3.5. Surface Structure

The FTIR spectra of pristine PA and PES/PSf membranes (Figure 4) showed typical peaks. In the fingerprint region of PA membranes, the peaks at 1487 cm−1 and 1601 cm−1 are characteristic of N–H group and C–N stretching, respectively, while PES/PSf membranes are at 1141 cm−1 (O–S–O stretching), 1240 cm−1 (C–O–C stretching), and 1585 cm−1 (C–C aromatic). For PA membranes, the peaks between 2850 and 3000 cm−1 were assigned to C–H stretching, while the broad peak at 3300 cm−1 represents the –NH and –OH groups.
The chemical structure of the fouled membranes was determined in comparison to the chemical structure of the pristine membranes. Although the membranes used in the study had the same transmittance peaks, they showed several different transmittance peaks compared to the pristine membranes, indicating the adhesion of pollutants on the membrane surface. For the 2 kDa membrane, new peaks at 1455 and 1545 cm−1 were detected, which were related to the bending vibration of CH2 and secondary amine, respectively. The peaks at 1045 cm−1 (C-O stretching (primary alcohol)) and 1711 cm−1 (C=O stretching) disappeared, while the peak at 1652 cm−1 increased and narrowed at 3000 cm−1. At 3 kDa, the peak at 1043 cm−1 and the region between 3000 and 3700 cm−1 were attenuated. For 5 and 10 kDa, the situation was similar, i.e., the broad peaks disappeared between 3035–3130 and lengthened between 3170–3700 cm−1. According to a previous study by Elcik et al. [29], the last stretching is related to the binding of reactive dyes. The change in the broad peak at 3300 cm−1 suggests that this membrane has abundant –OH and –NH groups on the membrane surface, as these groups can be modified by hydrophilic compounds such as reactive dyes, which is confirmed by the zeta potential.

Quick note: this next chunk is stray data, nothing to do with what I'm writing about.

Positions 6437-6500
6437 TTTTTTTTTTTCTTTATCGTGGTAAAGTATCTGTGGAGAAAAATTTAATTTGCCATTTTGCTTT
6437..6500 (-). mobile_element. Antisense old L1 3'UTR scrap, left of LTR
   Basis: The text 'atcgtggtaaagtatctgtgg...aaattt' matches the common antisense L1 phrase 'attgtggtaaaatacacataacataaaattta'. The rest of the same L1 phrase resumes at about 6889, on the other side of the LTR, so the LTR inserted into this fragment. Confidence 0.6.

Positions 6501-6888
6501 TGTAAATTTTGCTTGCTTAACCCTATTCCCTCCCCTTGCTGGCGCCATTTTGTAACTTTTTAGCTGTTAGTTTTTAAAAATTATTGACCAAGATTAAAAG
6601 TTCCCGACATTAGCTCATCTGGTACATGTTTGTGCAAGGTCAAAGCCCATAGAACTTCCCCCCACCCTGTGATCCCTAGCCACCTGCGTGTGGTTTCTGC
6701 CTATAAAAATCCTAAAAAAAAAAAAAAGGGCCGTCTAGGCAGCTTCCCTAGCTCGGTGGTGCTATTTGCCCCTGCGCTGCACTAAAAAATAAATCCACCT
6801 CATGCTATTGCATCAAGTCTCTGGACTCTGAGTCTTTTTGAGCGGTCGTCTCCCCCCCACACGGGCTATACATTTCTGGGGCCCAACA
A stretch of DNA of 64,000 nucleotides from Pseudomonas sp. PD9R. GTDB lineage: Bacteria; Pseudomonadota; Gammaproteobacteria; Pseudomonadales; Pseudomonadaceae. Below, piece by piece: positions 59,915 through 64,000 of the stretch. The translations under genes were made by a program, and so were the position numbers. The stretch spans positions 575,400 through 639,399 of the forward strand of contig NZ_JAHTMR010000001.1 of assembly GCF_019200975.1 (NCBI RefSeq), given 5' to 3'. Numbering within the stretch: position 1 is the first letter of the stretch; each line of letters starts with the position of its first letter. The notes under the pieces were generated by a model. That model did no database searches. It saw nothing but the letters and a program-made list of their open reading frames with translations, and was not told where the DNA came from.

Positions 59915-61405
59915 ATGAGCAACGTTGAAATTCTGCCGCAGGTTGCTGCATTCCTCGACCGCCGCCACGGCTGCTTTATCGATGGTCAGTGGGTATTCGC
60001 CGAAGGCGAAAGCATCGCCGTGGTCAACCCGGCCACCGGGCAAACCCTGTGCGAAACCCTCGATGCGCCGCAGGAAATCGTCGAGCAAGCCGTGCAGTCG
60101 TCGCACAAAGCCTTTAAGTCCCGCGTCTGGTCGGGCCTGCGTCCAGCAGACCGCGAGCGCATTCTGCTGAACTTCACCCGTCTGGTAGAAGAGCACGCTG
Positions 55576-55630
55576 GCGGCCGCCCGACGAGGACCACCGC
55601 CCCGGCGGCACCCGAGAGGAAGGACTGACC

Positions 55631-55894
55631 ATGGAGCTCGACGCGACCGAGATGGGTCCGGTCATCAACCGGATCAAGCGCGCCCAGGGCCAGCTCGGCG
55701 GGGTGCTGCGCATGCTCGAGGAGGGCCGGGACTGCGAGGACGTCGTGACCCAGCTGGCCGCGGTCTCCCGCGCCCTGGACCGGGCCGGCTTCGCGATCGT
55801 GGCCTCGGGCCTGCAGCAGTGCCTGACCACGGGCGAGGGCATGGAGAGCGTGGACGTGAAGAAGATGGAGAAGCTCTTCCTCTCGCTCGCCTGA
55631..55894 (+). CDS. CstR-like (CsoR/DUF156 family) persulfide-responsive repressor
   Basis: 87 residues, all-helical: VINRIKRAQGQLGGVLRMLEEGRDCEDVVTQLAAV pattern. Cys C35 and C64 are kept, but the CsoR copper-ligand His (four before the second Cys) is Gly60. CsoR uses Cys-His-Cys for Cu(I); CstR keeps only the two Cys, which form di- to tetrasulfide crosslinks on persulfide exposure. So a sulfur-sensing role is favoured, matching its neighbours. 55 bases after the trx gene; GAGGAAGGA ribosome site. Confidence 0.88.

3.6. Membrane Permeability

Permeate flux can provide data on membrane fouling, and is one of the simplest methods commonly used in the studies mentioned in the introduction section. In Figure 5, the permeability and normalized flux (J/J0) are shown for all the membranes studied during the 4.5 h treatment. From the figure, it can be seen that the 2 and 3 kDa membranes showed the lowest initial decrease, between 15% and 20% (first flux of TWW treatment compared to demineralized water). After the initial decrease, both permeability and normalized flux showed linearity, confirming that the fouling layer formed at the beginning of the treatment and only at the surface. This is additional evidence for Figure 3. Both the 5 kDa and 10 kDa membranes showed a sudden decrease in flux of about 20% in the first 15 min, however, the total decrease was 45% and 60%, respectively. This can be attributed to the larger MWCO and looser structure, which allows more accumulation of pollutants in the membrane matrix, leading to more fouling, as shown in the images from SEM (Figure 3) and our previous study [15].